Democrats, GOP Face Off in New Hampshire

The Democratic and Republican debates Saturday night in New Hampshire showed that the presidential primary battles are in flux in both parties. Polls show that Sen. Barack Obama, while not necessarily experiencing a bounce from his victory in the Iowa caucus, is closing the gap in the state with rival Sen. Hillary Clinton.

On the GOP side, Sen. John McCain has continued a surge he began a few weeks ago in New Hampshire and is now leading former Massachusetts Gov. Mitt Romney who was defeated in Iowa by Mike Huckabee. Romney, the former leader in New Hampshire is fighting a two front war and this new dynamic was on full display. Saturday, he clashed with Huckabee after the former Arkansas governor criticized Romney for failing to support the surge in Iraq.

"I supported the surge when you didn't. I'm not a person who is out there taking cheap shots at the president. I worked really hard to get him elected," Huckabee said. "But I'm not running for George Bush's third term. I want to be president of the United States on my own terms."

"I did support the surge," Romney retorted. "But ... Governor, don't try and characterize my position."

In New Hampshire, the bigger threat to Romney is John McCain, he won state's primary in 2000 and has focused almost exclusively on there since his campaign ran out of money in the spring. In his commercials, Romney has been hammering McCain for his position on tax cuts and for supporting amnesty for illegal immigrants. McCain responded, insisting he never supported amnesty and pointing out that at one time Romney had agreed with him.

"No better authority than Gov. Romney believed that it's not amnesty because two years ago, he was asked, and he said that my plan was, quote, "reasonable, and was not amnesty." And for you to describe it as you do in the attack ads, my friend, you can spend your whole fortune on these attack ads, but it won't be true."

The Republican candidates will continue their argument Sunday night when they meet again for another debate, their final encounter before Tuesday's primary.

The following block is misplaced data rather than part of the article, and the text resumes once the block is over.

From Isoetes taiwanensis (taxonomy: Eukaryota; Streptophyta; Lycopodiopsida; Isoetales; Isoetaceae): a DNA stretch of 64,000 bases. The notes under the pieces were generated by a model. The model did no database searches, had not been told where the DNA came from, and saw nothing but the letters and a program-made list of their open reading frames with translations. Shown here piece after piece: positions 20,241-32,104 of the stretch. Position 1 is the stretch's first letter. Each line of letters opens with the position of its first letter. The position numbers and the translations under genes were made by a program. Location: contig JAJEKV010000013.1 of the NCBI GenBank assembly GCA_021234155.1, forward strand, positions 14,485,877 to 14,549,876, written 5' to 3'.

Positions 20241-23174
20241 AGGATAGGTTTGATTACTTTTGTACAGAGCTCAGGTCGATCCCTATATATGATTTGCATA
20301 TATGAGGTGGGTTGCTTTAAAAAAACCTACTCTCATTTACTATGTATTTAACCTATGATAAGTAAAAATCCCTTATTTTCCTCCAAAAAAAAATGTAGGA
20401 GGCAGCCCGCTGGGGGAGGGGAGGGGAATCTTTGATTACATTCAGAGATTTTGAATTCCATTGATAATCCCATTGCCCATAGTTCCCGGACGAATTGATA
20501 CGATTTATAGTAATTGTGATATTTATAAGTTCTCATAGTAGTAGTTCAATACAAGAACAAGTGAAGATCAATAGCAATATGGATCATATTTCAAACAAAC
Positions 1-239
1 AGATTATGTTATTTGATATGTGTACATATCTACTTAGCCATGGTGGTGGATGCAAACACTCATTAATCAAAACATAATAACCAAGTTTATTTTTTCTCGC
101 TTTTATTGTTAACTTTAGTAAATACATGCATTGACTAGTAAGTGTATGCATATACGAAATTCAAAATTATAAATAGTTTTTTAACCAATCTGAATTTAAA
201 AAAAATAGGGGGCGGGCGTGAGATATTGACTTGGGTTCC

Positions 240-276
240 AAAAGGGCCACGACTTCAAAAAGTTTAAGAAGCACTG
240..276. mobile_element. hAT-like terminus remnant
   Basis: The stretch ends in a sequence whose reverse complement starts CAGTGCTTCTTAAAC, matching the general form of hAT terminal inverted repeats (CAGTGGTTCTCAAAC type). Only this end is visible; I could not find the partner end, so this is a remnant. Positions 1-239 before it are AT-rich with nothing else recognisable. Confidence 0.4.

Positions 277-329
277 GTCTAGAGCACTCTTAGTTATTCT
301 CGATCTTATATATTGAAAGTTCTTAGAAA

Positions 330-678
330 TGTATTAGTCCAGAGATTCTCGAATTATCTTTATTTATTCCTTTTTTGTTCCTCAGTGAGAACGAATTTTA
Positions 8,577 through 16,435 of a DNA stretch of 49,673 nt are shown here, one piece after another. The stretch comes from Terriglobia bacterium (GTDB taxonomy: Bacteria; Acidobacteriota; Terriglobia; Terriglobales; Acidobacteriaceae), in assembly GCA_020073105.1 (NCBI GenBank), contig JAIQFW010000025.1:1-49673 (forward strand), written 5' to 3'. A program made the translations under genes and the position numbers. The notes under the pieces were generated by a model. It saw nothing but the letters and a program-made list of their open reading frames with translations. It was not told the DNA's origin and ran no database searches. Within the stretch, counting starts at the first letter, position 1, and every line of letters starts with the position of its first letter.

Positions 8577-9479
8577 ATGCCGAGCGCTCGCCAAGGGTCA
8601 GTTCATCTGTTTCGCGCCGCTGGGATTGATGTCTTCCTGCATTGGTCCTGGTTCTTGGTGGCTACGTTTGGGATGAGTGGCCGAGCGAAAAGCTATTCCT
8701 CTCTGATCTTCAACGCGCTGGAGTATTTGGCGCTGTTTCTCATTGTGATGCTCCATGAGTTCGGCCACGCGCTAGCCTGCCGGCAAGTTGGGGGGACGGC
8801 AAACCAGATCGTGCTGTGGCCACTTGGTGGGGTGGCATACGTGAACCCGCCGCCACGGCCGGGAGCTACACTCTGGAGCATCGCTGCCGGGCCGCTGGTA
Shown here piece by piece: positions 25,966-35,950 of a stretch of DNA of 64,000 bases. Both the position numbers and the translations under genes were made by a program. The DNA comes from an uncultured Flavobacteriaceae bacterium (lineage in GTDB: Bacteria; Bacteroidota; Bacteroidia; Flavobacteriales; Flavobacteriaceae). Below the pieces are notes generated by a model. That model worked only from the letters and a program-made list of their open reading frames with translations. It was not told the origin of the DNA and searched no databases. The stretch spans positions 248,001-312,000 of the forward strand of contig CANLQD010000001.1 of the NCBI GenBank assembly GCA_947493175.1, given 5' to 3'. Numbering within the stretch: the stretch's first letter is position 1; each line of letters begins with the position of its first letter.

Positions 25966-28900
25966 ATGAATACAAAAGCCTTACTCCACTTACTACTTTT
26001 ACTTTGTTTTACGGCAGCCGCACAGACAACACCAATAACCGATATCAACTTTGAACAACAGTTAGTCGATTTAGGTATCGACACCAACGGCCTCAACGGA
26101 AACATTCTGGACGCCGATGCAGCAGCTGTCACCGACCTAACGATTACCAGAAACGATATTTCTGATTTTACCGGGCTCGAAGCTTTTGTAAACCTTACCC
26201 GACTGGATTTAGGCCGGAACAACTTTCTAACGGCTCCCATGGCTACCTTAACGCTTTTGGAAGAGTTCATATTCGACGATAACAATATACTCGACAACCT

Clinton is trying to stage her version of the famous comeback that her husband pulled off in New Hampshire 16 years ago. After coming in third in the Iowa caucuses, behind both former Sen. John Edwards and Obama, Clinton came to the debate Saturday night determined to direct more scrutiny toward Obama's record.

"You know, Sen. Obama's chair in New Hampshire is a lobbyist. He lobbies for the drug companies," Clinton said. "So, I think it's important that all of us be held to the same standard — that we're all held accountable."

Clinton also quoted an Associated Press story that said Obama could have a debate with himself because he's changed his position on several issues.

Edwards, describing both himself and Obama as agents of change, jumped in to make common cause against Clinton.

"That's not the kind of discussion we should be having," he said. "I think that every time this happens, what will occur — every time he speaks out for change, every time I fight for change, the forces of status quo are going to attack."

Obama was clearly feeling the boost of momentum from his victory on Thursday night. His goal Saturday night was to appear calm and presidential and to remind voters in New Hampshire that he has just won in Iowa.

"What I think is important that we don't do is to try to distort each other's records as election day approaches here in New Hampshire," he said. "Because what I think the people of America are looking for are folks who are going to be straight about the issues and are going to be interested in solving problems and bringing people together. That's the reason, I think, we did so well in Iowa."

Obama spent the day Saturday giving speeches to overflow crowds — senator Clinton held an unusually long town hall meeting taking questions for two hours in an effort to showcase both her depth of knowledge and her approachability. In the debate last night she was asked about the problems she has to overcome.

This was the last Democratic debate before New Hampshire votes and all the Democratic candidates will be holding events practically around the clock until the polls close here on Thursday night.

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